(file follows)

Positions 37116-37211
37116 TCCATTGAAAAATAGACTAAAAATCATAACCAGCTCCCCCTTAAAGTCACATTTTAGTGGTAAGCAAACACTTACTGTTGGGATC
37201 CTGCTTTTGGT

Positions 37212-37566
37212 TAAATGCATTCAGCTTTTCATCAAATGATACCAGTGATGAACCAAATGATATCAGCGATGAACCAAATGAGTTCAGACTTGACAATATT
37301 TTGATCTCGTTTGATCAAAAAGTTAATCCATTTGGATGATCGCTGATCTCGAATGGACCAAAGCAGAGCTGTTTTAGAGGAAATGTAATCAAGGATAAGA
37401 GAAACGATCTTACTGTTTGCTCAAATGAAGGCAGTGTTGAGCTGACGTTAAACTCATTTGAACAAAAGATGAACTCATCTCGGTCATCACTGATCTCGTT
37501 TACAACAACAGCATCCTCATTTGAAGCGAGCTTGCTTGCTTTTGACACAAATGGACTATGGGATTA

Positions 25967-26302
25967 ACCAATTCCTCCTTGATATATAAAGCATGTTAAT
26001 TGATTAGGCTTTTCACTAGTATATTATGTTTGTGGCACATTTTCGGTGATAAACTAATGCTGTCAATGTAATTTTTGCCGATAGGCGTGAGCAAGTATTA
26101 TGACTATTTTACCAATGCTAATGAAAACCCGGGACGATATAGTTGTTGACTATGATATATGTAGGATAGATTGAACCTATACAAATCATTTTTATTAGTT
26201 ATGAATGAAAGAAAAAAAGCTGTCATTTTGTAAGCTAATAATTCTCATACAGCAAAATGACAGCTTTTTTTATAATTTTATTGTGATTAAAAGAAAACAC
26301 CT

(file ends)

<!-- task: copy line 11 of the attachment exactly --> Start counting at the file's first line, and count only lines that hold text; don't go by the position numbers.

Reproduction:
26001 TGATTAGGCTTTTCACTAGTATATTATGTTTGTGGCACATTTTCGGTGATAAACTAATGCTGTCAATGTAATTTTTGCCGATAGGCGTGAGCAAGTATTA